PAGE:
Superannuation can often form a significant part of an individual’s wealth. Therefore, the transfer of such an asset upon their death can potentially cause dispute among the deceased’s family and potentially others.
Unlike assets owned in an individual’s personal name, superannuation does not form a part of their estate when they pass away. Instead, it can pass directly to a beneficiary rather than via a Will. However, this depends on who the beneficiary is and how the nomination was made.
Under superannuation laws, a nominated beneficiary must fall within at least one of the following categories of dependants:
Spouse (includes defacto or same sex but not former)
Child of any age (includes step or adopted)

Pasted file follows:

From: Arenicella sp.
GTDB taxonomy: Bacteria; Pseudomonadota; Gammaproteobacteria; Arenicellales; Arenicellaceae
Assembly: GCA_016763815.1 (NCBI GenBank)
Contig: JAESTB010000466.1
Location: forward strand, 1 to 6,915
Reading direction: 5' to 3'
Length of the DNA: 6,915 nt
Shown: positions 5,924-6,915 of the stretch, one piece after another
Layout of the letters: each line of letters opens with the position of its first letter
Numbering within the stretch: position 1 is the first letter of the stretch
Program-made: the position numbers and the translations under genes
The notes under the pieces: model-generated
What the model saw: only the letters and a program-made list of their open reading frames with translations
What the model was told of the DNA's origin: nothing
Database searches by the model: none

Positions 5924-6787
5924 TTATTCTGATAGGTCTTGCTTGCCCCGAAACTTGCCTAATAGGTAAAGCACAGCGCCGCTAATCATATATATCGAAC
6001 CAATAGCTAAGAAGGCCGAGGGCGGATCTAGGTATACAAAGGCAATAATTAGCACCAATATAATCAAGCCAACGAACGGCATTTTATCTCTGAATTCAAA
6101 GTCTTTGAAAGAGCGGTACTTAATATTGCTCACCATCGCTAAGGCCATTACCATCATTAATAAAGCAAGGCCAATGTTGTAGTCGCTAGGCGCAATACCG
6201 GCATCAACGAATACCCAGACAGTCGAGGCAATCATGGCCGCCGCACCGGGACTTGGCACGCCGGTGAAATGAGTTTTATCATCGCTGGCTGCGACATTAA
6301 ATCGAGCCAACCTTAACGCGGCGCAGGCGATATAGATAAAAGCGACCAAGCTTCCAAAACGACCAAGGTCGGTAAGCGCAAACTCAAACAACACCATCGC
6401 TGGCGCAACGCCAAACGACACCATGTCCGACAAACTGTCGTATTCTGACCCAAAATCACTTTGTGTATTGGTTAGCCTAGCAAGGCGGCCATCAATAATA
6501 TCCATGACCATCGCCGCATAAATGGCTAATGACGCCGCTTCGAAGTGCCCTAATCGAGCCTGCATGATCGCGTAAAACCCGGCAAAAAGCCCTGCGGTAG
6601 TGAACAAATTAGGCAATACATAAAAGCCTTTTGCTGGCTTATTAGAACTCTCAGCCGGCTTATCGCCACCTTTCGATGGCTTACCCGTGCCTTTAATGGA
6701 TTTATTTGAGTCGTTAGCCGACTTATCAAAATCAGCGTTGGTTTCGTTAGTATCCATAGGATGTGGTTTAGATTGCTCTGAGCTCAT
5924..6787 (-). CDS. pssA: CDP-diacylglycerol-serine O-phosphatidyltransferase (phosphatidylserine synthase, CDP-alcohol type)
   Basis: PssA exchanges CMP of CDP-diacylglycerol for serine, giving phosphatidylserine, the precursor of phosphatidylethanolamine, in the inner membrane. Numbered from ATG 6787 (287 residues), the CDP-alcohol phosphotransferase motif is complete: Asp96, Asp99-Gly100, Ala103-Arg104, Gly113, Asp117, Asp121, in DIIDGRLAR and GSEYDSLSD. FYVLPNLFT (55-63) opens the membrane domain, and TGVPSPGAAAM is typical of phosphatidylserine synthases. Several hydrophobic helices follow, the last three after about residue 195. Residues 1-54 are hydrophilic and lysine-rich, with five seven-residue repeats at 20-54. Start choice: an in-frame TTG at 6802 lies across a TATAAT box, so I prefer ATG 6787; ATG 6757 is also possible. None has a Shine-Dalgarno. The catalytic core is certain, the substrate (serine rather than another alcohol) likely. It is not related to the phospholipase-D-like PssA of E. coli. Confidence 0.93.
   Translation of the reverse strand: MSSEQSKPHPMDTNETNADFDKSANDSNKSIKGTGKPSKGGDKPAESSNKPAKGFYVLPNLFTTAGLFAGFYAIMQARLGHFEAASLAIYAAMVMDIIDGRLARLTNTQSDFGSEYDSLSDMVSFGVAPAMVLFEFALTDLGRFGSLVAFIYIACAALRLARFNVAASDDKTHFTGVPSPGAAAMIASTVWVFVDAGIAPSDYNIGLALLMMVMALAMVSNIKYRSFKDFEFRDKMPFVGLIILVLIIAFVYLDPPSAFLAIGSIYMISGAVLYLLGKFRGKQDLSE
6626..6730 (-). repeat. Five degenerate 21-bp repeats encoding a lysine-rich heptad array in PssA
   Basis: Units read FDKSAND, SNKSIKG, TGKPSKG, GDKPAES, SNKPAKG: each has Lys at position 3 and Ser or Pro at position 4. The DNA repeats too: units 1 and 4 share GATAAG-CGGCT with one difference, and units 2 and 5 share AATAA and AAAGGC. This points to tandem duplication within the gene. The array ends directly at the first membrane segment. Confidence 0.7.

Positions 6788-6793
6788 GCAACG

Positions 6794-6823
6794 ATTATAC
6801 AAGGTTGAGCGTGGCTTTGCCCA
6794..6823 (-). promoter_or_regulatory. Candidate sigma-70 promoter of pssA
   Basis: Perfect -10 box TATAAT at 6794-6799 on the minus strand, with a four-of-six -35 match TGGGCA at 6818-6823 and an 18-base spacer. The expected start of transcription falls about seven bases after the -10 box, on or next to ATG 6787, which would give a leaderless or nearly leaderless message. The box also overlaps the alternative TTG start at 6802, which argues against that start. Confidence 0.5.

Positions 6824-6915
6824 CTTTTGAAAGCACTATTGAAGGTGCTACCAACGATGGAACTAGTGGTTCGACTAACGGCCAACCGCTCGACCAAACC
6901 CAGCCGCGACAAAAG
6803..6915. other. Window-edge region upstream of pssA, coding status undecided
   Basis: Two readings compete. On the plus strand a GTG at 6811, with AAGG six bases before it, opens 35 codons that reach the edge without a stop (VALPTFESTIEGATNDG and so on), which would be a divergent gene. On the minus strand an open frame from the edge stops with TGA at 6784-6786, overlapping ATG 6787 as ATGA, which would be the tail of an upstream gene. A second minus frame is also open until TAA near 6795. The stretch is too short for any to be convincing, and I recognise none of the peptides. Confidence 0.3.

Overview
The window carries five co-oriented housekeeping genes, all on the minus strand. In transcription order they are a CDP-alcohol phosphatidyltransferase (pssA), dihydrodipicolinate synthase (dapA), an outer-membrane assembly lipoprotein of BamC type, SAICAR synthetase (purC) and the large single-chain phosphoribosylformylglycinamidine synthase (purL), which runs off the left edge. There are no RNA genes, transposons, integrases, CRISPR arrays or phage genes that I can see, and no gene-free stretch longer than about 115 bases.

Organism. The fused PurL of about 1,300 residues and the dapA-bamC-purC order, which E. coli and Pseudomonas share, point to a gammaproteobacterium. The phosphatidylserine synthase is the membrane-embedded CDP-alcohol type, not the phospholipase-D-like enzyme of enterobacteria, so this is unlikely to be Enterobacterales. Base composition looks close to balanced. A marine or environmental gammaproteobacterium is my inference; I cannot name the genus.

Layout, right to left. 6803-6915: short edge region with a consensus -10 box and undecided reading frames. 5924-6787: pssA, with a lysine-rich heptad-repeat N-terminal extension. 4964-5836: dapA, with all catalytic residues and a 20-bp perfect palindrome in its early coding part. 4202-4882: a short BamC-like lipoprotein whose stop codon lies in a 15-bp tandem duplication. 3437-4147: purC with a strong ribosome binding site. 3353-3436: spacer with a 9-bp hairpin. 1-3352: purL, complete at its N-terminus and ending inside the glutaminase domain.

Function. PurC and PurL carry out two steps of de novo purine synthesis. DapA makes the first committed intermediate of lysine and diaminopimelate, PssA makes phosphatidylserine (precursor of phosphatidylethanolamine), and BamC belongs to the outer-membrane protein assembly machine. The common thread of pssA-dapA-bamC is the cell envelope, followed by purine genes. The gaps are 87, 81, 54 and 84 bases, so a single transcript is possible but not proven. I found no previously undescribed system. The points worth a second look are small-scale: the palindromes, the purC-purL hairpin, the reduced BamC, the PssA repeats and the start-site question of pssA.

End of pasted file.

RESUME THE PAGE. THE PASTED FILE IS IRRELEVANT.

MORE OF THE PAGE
Legal Personal Representative of the deceased member
Broadly speaking, beneficiary nominations can be binding or non-binding.
Binding nominations compel the trustee to act on the deceased member’s instructions (provided the nomination is valid). While the trustee must pay the beneficiaries nominated in such a manner, the form of the payment is still left to the discretion of the trustee.
If a deceased individual’s family is blended or has a history of conflict, a binding nomination may be the most appropriate option, as it ensures that the designated beneficiary is provided for according to the deceased member’s specific wishes.
A non-binding nomination is not compulsory for the trustee to follow, and the trustee would use this nomination as a guide in paying out the member’s balance upon their death. Non-binding nominations can provide more flexibility for planning to achieve the most tax effective outcome, especially when the beneficiaries receive different tax treatment.